I’m taking a stand out in the world for the same things I have taken a stand for within the quilting industry as part of We Are $ew Worth It. I want women to earn as much as their male counterparts, and I want them recognized and respected equally. I want our industry and country to be fair and welcoming to our differences, and inclusive of the broad diversity we encompass. I want opportunities to be available to more than just the people of privilege. I want us to take care of each other in our dealings. I want every person to understand their value to their community, quilting or otherwise. And I really want us to start embracing the shades of gray in everything, rather than standing in rigid absolutes at the opposite poles of any argument.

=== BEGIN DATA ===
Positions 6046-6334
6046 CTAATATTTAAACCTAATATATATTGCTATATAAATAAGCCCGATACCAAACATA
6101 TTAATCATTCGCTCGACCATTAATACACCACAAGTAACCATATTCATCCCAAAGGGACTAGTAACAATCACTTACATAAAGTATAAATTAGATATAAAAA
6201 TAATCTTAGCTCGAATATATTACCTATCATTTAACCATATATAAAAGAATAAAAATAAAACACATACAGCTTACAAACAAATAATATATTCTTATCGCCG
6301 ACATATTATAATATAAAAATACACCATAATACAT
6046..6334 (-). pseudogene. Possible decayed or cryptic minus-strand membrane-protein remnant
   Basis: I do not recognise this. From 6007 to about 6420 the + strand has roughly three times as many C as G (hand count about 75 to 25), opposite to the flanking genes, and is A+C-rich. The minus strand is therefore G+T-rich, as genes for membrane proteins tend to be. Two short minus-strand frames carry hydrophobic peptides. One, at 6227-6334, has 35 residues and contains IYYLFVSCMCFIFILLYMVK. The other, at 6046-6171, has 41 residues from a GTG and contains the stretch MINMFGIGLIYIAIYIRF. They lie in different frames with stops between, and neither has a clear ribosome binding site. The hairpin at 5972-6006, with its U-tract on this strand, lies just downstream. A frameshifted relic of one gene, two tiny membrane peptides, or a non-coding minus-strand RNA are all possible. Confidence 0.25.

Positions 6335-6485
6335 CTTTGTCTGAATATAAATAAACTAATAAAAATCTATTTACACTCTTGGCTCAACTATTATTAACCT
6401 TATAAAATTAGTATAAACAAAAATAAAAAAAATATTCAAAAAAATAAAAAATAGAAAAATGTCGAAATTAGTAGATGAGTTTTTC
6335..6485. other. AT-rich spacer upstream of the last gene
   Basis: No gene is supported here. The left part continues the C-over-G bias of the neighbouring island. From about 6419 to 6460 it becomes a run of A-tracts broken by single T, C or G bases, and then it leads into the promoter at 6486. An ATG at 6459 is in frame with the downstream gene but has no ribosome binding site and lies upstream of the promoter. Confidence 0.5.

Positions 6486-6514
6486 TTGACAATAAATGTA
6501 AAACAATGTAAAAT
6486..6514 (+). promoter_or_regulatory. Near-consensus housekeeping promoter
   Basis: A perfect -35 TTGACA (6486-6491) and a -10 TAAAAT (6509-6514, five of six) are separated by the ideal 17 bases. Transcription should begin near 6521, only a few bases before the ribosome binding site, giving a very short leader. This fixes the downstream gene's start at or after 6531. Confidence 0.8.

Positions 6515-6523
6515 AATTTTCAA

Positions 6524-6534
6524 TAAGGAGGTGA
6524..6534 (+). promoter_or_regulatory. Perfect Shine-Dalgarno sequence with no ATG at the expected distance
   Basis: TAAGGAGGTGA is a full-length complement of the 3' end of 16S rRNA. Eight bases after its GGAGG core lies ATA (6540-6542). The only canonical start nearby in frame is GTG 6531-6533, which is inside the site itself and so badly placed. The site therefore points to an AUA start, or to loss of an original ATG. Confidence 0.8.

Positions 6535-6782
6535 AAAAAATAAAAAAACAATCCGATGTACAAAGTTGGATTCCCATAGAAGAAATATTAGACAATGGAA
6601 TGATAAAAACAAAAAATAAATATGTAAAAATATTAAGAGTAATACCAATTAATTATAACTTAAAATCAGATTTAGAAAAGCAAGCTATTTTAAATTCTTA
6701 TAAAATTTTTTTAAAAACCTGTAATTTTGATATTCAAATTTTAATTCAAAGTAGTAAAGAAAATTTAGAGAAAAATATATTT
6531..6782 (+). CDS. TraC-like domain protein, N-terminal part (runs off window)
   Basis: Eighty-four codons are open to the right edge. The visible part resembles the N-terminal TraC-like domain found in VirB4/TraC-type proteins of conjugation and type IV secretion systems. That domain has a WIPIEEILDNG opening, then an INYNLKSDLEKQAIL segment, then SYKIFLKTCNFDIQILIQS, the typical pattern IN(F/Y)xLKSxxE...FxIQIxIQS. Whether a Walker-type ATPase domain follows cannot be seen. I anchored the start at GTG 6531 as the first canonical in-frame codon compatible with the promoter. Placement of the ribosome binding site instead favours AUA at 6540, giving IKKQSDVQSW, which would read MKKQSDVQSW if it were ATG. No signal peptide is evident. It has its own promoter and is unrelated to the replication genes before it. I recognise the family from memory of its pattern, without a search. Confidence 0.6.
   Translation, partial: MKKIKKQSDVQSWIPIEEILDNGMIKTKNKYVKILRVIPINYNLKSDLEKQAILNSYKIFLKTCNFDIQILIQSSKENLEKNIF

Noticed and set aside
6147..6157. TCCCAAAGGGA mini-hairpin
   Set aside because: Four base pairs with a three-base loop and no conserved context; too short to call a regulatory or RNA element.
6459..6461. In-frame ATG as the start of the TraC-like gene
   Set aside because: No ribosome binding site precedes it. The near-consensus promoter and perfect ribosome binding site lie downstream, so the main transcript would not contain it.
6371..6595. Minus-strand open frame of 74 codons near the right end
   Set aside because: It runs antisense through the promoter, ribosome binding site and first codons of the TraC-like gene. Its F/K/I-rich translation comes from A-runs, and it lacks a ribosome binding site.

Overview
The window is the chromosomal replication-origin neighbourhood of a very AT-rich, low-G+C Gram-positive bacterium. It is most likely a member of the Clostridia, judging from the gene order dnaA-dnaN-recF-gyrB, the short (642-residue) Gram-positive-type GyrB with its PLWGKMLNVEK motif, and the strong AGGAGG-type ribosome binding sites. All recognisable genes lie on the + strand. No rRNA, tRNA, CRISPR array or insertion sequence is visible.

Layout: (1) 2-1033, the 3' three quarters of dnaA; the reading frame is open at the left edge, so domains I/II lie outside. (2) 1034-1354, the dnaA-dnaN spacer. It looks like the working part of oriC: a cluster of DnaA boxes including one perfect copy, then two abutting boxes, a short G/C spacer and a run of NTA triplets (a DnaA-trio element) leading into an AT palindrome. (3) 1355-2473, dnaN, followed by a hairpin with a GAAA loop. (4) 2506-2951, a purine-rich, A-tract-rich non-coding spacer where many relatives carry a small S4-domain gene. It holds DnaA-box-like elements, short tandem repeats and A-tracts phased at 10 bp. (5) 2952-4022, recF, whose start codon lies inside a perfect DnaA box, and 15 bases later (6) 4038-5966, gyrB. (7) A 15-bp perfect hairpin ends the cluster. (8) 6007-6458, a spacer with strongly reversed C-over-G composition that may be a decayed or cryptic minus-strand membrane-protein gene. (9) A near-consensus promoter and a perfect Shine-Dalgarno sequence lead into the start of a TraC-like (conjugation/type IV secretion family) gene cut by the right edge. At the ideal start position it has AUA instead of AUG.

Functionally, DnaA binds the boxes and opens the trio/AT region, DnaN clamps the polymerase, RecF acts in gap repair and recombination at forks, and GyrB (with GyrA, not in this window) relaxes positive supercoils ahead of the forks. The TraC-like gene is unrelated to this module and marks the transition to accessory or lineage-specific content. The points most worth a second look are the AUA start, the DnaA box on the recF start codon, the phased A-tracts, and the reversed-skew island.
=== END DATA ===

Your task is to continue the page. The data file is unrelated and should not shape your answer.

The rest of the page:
So many bad things in history have happened because people were afraid to speak up. As women we are cultured to NOT speak up, to NOT rock the boat, to NOT make waves. As a woman business owner, the pressure to be seemly is doubled down with a dose of economic fear: don’t rock the boat or people might not buy your product. And I guess I’ll just have to roll with that because I’m done with being quiet about the things that outrage me, and the time for silence is long gone.
No, I’m not going to be ranting here daily, but you can count on me to have an opinion. And you can definitely count on me to speak up for people who need a champion.
Just wanted you to know that. And now that I’ve said it, maybe I can get back to writing other things too 🙂